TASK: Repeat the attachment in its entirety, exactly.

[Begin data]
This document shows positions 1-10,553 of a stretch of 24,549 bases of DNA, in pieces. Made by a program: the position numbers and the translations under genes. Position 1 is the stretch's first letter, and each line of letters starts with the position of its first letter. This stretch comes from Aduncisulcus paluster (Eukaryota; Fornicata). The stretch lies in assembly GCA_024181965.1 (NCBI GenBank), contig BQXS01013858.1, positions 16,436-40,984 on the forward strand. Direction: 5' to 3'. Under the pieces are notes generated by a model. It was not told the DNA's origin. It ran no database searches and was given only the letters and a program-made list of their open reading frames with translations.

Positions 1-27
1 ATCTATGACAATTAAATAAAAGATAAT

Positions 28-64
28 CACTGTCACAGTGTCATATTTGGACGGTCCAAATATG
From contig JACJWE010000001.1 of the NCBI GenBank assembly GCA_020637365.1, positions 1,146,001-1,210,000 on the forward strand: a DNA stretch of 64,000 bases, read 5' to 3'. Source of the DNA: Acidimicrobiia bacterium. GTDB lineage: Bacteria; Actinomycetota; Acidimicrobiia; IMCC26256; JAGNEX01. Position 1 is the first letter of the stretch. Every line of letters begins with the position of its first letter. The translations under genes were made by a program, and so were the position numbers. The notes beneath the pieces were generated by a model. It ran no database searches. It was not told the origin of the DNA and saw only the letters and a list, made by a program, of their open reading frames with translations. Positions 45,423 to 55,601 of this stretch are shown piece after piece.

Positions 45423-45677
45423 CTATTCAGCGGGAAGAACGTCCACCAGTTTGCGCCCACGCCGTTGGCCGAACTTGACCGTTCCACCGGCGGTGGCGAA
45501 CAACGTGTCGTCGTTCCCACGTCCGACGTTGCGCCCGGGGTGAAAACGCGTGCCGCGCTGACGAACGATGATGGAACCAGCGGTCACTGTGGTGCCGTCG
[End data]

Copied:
This document shows positions 1-10,553 of a stretch of 24,549 bases of DNA, in pieces. Made by a program: the position numbers and the translations under genes. Position 1 is the stretch's first letter, and each line of letters starts with the position of its first letter. This stretch comes from Aduncisulcus paluster (Eukaryota; Fornicata). The stretch lies in assembly GCA_024181965.1 (NCBI GenBank), contig BQXS01013858.1, positions 16,436-40,984 on the forward strand. Direction: 5' to 3'. Under the pieces are notes generated by a model. It was not told the DNA's origin. It ran no database searches and was given only the letters and a program-made list of their open reading frames with translations.

Positions 1-27
1 ATCTATGACAATTAAATAAAAGATAAT

Positions 28-64
28 CACTGTCACAGTGTCATATTTGGACGGTCCAAATATG
From contig JACJWE010000001.1 of the NCBI GenBank assembly GCA_020637365.1, positions 1,146,001-1,210,000 on the forward strand: a DNA stretch of 64,000 bases, read 5' to 3'. Source of the DNA: Acidimicrobiia bacterium. GTDB lineage: Bacteria; Actinomycetota; Acidimicrobiia; IMCC26256; JAGNEX01. Position 1 is the first letter of the stretch. Every line of letters begins with the position of its first letter. The translations under genes were made by a program, and so were the position numbers. The notes beneath the pieces were generated by a model. It ran no database searches. It was not told the origin of the DNA and saw only the letters and a list, made by a program, of their open reading frames with translations. Positions 45,423 to 55,601 of this stretch are shown piece after piece.

Positions 45423-45677
45423 CTATTCAGCGGGAAGAACGTCCACCAGTTTGCGCCCACGCCGTTGGCCGAACTTGACCGTTCCACCGGCGGTGGCGAA
45501 CAACGTGTCGTCGTTCCCACGTCCGACGTTGCGCCCGGGGTGAAAACGCGTGCCGCGCTGACGAACGATGATGGAACCAGCGGTCACTGTGGTGCCGTCG